1729 ENGLISH POETRY 1579-1830: SPENSER AND THE TRADITION

John Dennis

Thomas Cooke, in "The Battle of the Poets" Tales, Epistles, Odes, Fables (1729) 136-38.



Dennis, whose Veins with youthful Vigour flow,
Firm as an Oak beneath the Weight of Snow,
True Foe to Foe, of modern Bards the Dread,
Who spurious Wit has oft' in Triumph led,
Rears, as Apollo and the Nine inspire,
With Hands tremendous, the vindictive Fire.
Dauntless he ranges o'er the hostile Ground;
And of the slumbring Chiefs the Labours round
He views, and seizes in th' unguarded Hour
From each an Off'ring to th' offended Powr.
From Pope he bears no slender Sacrifice;
In flaming Rolls Volumes on Volumes rise:
With the mar'd Greecian Storys feed the Flame
Thy Praise Cecilia, and thy Temple Fame.
Light mounts, impartial Doom! the maukish Lay,
Where Sylphs preside, and Belles at Ombre play;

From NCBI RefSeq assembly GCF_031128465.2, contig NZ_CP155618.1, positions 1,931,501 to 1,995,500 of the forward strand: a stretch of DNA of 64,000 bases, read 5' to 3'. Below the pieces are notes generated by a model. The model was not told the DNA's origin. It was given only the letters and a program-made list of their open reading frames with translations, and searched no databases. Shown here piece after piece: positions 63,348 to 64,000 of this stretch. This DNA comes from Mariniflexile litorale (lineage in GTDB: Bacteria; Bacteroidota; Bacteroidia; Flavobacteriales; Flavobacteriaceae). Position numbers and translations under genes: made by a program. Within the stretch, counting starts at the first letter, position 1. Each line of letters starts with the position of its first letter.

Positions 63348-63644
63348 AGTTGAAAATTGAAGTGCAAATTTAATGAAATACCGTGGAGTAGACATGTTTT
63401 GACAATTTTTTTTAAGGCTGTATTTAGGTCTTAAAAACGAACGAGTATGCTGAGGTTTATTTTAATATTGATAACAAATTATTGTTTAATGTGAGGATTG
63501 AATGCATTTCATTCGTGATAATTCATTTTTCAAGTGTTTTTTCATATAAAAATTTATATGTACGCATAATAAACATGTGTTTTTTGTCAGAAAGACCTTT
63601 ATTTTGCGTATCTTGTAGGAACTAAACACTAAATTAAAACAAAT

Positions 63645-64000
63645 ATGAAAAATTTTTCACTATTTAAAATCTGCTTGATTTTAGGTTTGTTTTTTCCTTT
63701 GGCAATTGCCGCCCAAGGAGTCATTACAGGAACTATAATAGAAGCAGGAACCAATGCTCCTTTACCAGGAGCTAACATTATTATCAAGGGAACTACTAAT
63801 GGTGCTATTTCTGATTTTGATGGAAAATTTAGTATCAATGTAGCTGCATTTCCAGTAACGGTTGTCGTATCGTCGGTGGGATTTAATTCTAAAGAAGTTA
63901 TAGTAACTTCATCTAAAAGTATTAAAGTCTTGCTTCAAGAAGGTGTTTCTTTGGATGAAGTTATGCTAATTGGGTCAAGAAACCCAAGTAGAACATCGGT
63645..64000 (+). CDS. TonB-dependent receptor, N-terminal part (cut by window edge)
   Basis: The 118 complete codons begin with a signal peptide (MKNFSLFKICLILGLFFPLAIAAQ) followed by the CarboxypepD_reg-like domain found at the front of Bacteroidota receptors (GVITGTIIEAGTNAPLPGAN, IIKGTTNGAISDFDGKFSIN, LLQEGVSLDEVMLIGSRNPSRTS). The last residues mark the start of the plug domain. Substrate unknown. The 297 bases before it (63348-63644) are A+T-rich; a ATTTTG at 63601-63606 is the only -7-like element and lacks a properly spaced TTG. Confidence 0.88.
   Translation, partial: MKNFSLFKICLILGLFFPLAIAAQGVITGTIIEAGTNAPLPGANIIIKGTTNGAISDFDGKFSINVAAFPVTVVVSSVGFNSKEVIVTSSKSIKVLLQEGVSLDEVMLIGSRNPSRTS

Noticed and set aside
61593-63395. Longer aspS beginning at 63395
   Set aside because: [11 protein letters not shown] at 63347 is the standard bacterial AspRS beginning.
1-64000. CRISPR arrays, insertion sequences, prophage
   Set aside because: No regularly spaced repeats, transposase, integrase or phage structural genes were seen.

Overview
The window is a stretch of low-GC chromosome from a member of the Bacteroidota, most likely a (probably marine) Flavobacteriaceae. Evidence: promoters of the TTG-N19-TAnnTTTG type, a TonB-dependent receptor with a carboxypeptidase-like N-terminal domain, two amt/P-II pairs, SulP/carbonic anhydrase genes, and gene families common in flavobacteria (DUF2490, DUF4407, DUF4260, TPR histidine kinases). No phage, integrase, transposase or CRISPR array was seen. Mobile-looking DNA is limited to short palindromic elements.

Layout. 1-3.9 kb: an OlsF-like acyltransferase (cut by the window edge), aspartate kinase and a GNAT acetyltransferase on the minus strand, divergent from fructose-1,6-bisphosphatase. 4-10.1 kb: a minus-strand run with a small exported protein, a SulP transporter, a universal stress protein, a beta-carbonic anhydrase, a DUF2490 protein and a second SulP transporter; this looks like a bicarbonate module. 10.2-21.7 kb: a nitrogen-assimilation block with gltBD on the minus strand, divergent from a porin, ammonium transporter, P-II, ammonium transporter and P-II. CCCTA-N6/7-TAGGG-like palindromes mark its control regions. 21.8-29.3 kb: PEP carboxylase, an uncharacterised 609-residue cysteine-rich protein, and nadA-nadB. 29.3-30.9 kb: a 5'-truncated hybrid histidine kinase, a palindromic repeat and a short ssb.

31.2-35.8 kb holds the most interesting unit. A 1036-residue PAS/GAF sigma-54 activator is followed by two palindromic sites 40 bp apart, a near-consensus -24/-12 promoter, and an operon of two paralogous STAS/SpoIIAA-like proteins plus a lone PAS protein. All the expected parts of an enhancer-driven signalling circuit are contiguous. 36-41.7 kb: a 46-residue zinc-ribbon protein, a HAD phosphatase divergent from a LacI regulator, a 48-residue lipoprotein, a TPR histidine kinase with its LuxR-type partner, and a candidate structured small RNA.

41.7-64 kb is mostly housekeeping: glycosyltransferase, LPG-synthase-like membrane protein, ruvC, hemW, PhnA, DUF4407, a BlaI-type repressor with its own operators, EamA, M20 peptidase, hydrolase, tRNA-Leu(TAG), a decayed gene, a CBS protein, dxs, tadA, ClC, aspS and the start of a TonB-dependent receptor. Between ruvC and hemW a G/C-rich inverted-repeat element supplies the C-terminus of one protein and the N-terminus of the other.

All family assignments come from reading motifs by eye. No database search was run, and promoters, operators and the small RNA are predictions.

Where well bred Lords and softest Bosoms rage;
And Clenches and Conundrums croud the Page.
Not less severe the Fate of that dull Strain
Where for the Critic's Wreath he strives in vain,
Of Knowledge barren, much affects to know,
While like the Severn rough his Numbers flow.
Ye Nymphs of Drury mourn the Labour fir'd
Which Envy and some Succubus inspir'd;
Chetwood for you was with the Jordan crown'd,
Whose Semicircle's like a watry Round:
Perish the Verse of Spleen, th' abusive Song,
Where Malice weakly jumbles Right and Wrong.

[This Gentleman, since dead, had the Mortification to survive most of his Writings; yet he long lived the Terror of modern Poets. He is introduced here as a Machine in the Hands of Apollo, as an Executioner of the Sentence supposed to be passed by Apollo and the Muses. 1740. — Cooke, Original Works (1742) 201n.]